But just because M.C. is the man doesn't mean he is without flaws, especially when it comes to Lurhetta Outlaw. M.C. is so used to being the hunter that he can't shake his hunting ways when he's dealing with a girl. Case in point, the first time he senses Lurhetta in the woods:

M.C. stalked expertly, tense with a hunter's joy of discovery. Strangers didn't often come into these hills alone […]

He could see her dark skin showing beneath a light blue shirt. M.C. stalked nearer, close enough for her to hear him. Right on her heels, he gave her a low whistle, knowing he was wrong to scare her. He had a loud, screaming whistle through his teeth, just as if he was older and whistled at girls every day. (1.161-164)

Yep. M.C.'s kind of a sexist, macho jerk. But then, he's also thirteen, so there's some hope. And to his credit, he does treat Lurhetta respectfully once he gets to know her better (though in fairness, Lurhetta isn't exactly the kind of girl you push around).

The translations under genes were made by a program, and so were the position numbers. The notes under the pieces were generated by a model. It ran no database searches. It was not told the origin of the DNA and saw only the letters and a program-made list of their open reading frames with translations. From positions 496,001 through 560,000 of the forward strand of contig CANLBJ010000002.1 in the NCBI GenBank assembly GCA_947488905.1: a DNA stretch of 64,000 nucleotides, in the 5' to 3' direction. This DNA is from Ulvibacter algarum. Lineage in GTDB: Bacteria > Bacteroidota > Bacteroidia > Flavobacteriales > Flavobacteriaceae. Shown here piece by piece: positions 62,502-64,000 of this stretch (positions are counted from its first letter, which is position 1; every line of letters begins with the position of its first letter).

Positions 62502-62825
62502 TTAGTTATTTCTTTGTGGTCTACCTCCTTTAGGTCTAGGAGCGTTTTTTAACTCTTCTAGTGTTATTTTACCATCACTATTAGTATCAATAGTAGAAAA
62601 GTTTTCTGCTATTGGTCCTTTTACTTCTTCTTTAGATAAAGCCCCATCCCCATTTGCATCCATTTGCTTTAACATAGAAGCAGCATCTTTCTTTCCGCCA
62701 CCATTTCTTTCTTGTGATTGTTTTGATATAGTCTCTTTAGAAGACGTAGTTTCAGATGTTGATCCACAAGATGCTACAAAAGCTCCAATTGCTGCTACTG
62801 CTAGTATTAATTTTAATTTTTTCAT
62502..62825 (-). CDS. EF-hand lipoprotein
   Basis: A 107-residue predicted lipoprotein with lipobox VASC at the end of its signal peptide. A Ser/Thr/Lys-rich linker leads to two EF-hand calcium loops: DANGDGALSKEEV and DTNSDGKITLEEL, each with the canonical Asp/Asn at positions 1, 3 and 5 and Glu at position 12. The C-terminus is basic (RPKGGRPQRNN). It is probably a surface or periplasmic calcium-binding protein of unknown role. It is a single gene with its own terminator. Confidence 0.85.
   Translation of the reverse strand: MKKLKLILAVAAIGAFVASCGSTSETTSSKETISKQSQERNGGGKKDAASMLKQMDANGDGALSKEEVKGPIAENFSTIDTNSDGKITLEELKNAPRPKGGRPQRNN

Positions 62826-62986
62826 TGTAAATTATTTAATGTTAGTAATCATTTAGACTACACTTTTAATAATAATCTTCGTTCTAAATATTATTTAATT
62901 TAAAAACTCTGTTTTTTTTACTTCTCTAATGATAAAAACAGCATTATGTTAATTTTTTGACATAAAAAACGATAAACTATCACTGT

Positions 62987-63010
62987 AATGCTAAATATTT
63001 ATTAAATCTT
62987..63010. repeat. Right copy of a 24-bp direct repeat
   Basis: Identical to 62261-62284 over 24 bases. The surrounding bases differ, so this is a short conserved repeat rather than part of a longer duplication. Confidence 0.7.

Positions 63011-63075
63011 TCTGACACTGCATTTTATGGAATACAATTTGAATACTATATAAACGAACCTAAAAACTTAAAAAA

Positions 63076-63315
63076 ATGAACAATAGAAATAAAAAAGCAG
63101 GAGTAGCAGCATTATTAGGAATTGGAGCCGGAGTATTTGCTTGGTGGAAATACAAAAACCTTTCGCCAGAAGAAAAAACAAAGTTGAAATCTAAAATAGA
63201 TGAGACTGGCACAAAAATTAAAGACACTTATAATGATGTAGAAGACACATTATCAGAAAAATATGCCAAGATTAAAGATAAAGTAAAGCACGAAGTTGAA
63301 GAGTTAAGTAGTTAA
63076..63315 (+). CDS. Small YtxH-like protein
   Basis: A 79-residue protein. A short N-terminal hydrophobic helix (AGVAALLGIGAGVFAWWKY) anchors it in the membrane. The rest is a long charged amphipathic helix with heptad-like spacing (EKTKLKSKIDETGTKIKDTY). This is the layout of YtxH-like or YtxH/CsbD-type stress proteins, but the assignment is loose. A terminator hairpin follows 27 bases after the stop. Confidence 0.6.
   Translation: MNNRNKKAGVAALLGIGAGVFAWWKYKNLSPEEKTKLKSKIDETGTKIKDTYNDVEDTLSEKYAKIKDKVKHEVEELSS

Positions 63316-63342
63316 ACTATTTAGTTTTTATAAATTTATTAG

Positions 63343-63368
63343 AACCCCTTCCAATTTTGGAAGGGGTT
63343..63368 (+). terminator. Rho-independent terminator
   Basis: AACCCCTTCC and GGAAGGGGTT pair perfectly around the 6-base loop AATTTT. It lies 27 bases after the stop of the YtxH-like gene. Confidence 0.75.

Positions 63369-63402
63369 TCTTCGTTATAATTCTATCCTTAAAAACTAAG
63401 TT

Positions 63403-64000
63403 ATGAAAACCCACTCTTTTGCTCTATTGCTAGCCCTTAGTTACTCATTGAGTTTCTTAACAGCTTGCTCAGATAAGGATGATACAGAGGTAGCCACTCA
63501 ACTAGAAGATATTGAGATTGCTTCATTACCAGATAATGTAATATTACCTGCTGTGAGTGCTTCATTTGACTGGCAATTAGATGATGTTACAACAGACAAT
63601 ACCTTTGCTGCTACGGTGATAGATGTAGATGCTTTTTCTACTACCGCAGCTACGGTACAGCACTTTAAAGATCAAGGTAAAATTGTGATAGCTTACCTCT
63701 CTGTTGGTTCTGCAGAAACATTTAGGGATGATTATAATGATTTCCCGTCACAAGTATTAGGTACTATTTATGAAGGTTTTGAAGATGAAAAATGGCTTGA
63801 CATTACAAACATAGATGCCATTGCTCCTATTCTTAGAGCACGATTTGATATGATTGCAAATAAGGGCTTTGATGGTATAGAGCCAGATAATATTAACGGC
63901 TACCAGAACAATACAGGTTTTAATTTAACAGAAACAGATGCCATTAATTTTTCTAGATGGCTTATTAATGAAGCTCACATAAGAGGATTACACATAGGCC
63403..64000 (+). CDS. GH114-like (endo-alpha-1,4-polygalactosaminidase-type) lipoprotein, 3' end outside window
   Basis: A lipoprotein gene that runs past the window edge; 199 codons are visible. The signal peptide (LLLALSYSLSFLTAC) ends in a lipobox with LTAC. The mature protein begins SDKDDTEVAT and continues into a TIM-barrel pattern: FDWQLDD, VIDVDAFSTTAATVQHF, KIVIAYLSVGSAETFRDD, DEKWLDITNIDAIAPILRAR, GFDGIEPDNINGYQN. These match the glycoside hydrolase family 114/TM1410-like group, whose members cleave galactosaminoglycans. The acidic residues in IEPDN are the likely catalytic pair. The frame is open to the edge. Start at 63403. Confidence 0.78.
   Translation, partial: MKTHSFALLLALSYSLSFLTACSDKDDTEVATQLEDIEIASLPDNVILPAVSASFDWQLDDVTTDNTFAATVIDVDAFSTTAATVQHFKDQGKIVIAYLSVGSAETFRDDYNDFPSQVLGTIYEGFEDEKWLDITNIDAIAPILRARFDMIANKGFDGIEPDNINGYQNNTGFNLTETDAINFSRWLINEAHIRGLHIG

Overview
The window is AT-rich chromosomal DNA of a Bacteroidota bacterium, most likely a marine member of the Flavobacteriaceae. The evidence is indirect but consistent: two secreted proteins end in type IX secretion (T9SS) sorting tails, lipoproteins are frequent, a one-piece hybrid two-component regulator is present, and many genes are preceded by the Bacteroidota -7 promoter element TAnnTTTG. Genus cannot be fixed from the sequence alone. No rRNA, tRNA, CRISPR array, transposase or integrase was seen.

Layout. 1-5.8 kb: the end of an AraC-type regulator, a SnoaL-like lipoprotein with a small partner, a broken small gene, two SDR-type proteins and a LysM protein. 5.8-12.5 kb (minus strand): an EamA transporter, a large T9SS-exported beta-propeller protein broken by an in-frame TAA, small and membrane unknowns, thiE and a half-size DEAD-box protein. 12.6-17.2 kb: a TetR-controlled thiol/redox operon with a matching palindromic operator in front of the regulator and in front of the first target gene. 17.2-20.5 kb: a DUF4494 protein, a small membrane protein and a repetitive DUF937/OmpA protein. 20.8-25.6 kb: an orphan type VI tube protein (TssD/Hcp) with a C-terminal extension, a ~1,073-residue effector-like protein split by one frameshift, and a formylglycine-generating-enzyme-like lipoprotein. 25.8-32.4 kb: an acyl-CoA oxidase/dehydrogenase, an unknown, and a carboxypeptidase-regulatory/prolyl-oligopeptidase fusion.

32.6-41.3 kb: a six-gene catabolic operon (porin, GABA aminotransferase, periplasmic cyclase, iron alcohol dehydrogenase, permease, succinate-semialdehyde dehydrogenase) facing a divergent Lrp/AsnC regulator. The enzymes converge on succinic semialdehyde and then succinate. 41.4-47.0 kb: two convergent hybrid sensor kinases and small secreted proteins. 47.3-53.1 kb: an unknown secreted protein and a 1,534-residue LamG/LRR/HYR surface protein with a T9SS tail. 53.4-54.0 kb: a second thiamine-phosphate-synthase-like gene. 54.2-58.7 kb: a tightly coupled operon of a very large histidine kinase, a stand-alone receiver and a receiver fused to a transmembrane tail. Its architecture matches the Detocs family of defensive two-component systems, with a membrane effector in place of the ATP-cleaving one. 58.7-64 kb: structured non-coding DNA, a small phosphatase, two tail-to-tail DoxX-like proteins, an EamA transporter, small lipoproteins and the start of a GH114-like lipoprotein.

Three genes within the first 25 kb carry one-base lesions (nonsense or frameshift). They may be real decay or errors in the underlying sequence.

However, his initial treatment of Lurhetta shows exactly how ill-matched the two of them are. M.C.'s simply too young for her (even though she's only a few years older than he), which is why it makes more sense that Lurhetta does leave rather than return to M.C.'s house on the second night. She just doesn't think about him as much as he thinks about her. Plus, as becomes clear by the end of the book, the mountain is his home—and Lurhetta's just a visitor.

M.C.'s Narrow World

For all that he thinks about how important it is to leave the mountain, M.C. hasn't actually ever left it himself. So as much as he is a mountain man, he is not worldly. It's not who he is; it's not what he's grown up with.

As for what he's grown up with, though his family is African-American and descended from slaves, they're also pretty prejudiced, particularly against the Killburns. As far as M.C.'s family is concerned, the Killburns are what they call "witchy." This means that even though Ben Killburn is M.C.'s best friend, on his father's orders, M.C. technically isn't even allowed to play with Ben because of the family he comes from. And even though M.C. really likes Ben, and even the rest of the Killburn clan, he has to work hard not to be prejudiced like this father.